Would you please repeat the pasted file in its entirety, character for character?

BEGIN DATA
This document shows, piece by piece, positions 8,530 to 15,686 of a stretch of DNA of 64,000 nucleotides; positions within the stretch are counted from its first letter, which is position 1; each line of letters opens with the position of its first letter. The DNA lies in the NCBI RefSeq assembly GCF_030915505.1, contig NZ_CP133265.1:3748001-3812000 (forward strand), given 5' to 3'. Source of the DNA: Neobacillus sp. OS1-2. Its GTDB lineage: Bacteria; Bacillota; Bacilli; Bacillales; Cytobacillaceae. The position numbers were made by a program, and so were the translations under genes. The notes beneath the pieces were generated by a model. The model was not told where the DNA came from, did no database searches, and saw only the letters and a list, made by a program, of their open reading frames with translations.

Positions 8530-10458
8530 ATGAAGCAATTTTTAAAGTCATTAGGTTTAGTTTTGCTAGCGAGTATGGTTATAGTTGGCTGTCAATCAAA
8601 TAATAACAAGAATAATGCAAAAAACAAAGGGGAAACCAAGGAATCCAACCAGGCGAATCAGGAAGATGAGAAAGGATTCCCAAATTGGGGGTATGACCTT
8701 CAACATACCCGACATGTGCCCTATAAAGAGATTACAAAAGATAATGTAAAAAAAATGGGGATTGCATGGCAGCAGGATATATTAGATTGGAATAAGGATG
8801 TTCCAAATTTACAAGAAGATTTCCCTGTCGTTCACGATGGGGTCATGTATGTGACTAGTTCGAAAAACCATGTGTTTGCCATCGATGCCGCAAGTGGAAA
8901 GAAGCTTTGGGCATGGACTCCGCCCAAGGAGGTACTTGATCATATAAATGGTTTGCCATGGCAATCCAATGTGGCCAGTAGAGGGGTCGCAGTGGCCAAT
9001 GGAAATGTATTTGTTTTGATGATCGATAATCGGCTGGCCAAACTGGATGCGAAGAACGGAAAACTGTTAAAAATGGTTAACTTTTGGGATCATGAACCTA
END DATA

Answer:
This document shows, piece by piece, positions 8,530 to 15,686 of a stretch of DNA of 64,000 nucleotides; positions within the stretch are counted from its first letter, which is position 1; each line of letters opens with the position of its first letter. The DNA lies in the NCBI RefSeq assembly GCF_030915505.1, contig NZ_CP133265.1:3748001-3812000 (forward strand), given 5' to 3'. Source of the DNA: Neobacillus sp. OS1-2. Its GTDB lineage: Bacteria; Bacillota; Bacilli; Bacillales; Cytobacillaceae. The position numbers were made by a program, and so were the translations under genes. The notes beneath the pieces were generated by a model. The model was not told where the DNA came from, did no database searches, and saw only the letters and a list, made by a program, of their open reading frames with translations.

Positions 8530-10458
8530 ATGAAGCAATTTTTAAAGTCATTAGGTTTAGTTTTGCTAGCGAGTATGGTTATAGTTGGCTGTCAATCAAA
8601 TAATAACAAGAATAATGCAAAAAACAAAGGGGAAACCAAGGAATCCAACCAGGCGAATCAGGAAGATGAGAAAGGATTCCCAAATTGGGGGTATGACCTT
8701 CAACATACCCGACATGTGCCCTATAAAGAGATTACAAAAGATAATGTAAAAAAAATGGGGATTGCATGGCAGCAGGATATATTAGATTGGAATAAGGATG
8801 TTCCAAATTTACAAGAAGATTTCCCTGTCGTTCACGATGGGGTCATGTATGTGACTAGTTCGAAAAACCATGTGTTTGCCATCGATGCCGCAAGTGGAAA
8901 GAAGCTTTGGGCATGGACTCCGCCCAAGGAGGTACTTGATCATATAAATGGTTTGCCATGGCAATCCAATGTGGCCAGTAGAGGGGTCGCAGTGGCCAAT
9001 GGAAATGTATTTGTTTTGATGATCGATAATCGGCTGGCCAAACTGGATGCGAAGAACGGAAAACTGTTAAAAATGGTTAACTTTTGGGATCATGAACCTA